Motivation for young people to explore opportunities in the stock market
By Dr. Oladokun Nafiu Olaniyi
The main dream of our young population is to have a better life. Achieving a better life in the future depends on how well we plan for it at a younger age. One of the crucial components of this is having a strong financial plan.
Cultivating an investment culture at a young age is one of the means of achieving this dream, and one of the investment vehicles to explore is the stock market.
Stock markets can be defined as places where stock shares and other financial securities of publicly held companies are bought and sold. Investors who want to be part of the owners of big companies such as Sime Darby Plantation, Petronas or Nestlé can achieve it by buying the shares of those companies in the stock market.
One of the greatest assets young people have is time, which affords them the opportunity for long-term investment appreciation. For example, a 20-year-old investor with a retirement goal will have the benefit of at least 40 years of capital appreciation accumulation and dividends which should be enough to cover his consumption needs for his remaining years.
This basically suggests that stock markets possess huge wealth accumulation opportunities, especially for younger investors. In view of this, I will briefly discuss the basic steps to investing in the Malaysian stock market.
If you are a prospective investor, the first thing you will need to do is to select a reliable stockbroker. Stockbrokers serve as intermediaries and facilitate the buying and selling of shares on the stock market. Many banks such as Alliance Bank, CIMB Bank and RHB Bank act as stockbrokers in Malaysia. Apart from banks, there are also specialist stockbrokers.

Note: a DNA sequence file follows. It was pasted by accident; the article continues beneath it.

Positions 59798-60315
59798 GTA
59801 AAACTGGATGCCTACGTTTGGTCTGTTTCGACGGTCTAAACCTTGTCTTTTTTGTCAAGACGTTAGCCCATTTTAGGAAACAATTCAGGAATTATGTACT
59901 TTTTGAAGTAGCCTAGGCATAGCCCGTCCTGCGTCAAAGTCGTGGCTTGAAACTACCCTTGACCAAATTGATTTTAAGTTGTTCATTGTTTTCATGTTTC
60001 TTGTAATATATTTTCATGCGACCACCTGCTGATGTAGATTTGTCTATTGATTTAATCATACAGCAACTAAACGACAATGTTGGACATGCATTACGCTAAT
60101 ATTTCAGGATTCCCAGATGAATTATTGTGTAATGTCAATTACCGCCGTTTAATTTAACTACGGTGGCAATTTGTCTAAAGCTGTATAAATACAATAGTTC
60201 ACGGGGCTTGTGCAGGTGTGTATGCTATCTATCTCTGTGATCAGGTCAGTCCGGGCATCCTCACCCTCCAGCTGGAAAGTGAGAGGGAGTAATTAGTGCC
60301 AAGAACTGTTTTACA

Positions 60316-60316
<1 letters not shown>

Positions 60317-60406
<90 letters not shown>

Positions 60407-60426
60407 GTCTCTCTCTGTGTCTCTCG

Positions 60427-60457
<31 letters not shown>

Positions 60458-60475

Investors need to consider brokerage fees, other fees, the range of security and markets covered, flexibility, and customer support when selecting stockbrokers. Once a stockbroker is selected, the investor will be registered in Bursa Malaysia’s Central Depository System (CDS) and a CDS account will be opened in his name for the purpose of registering and trading shares.
On the other hand, trades will be registered and credited into the appointed stockbroker’s account on behalf of the investor if registration is under a nominee account, meaning the stockbroker holds the investor’s shares for safekeeping and to make buying and selling those shares easier.
Either option has its pros and cons.
Once investors are registered under a CDS or nominee account, they can start deciding on buying and selling shares of companies they want. As a new investor, there is a need for a good understanding of stocks selection. In this regard, investors need to be updated about the financial health and growth prospects of the companies they want to invest in. They also need to follow the latest information about the Malaysian economy and how it influences companies.
In conclusion, motivating the young generation to invest in the stock market can serve as alternative source of revenue for them, as well as a means to achieve better and sustainable life in retirement. In addition, this will contribute to the development of the stock market and the nation’s economic growth.
Dr. Oladokun is a senior lecturer in the Department of Accounting, Finance and Economics at Curtin Malaysia’s Faculty of Business. He holds a PhD in Finance from International Islamic University and is a member of the Malaysian Finance Association. His research interests includes efficiency in financial institutions, financial innovation and FINTECH. He can be contacted via email at firstname.lastname@example.org.